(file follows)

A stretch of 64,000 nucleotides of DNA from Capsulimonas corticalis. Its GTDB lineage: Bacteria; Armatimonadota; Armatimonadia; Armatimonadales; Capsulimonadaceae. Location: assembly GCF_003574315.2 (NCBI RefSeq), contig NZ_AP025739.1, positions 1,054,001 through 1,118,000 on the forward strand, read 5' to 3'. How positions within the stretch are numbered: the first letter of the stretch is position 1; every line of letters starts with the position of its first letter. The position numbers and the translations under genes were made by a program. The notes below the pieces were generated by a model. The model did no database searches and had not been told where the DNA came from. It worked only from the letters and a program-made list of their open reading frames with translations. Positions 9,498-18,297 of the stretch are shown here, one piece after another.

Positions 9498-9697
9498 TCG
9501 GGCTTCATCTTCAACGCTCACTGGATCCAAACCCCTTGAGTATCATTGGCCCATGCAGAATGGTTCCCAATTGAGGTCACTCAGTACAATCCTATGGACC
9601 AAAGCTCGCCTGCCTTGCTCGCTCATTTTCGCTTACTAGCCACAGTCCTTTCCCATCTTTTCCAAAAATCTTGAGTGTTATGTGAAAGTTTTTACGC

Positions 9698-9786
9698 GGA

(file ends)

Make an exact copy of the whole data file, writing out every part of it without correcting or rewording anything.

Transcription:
A stretch of 64,000 nucleotides of DNA from Capsulimonas corticalis. Its GTDB lineage: Bacteria; Armatimonadota; Armatimonadia; Armatimonadales; Capsulimonadaceae. Location: assembly GCF_003574315.2 (NCBI RefSeq), contig NZ_AP025739.1, positions 1,054,001 through 1,118,000 on the forward strand, read 5' to 3'. How positions within the stretch are numbered: the first letter of the stretch is position 1; every line of letters starts with the position of its first letter. The position numbers and the translations under genes were made by a program. The notes below the pieces were generated by a model. The model did no database searches and had not been told where the DNA came from. It worked only from the letters and a program-made list of their open reading frames with translations. Positions 9,498-18,297 of the stretch are shown here, one piece after another.

Positions 9498-9697
9498 TCG
9501 GGCTTCATCTTCAACGCTCACTGGATCCAAACCCCTTGAGTATCATTGGCCCATGCAGAATGGTTCCCAATTGAGGTCACTCAGTACAATCCTATGGACC
9601 AAAGCTCGCCTGCCTTGCTCGCTCATTTTCGCTTACTAGCCACAGTCCTTTCCCATCTTTTCCAAAAATCTTGAGTGTTATGTGAAAGTTTTTACGC

Positions 9698-9786
9698 GGA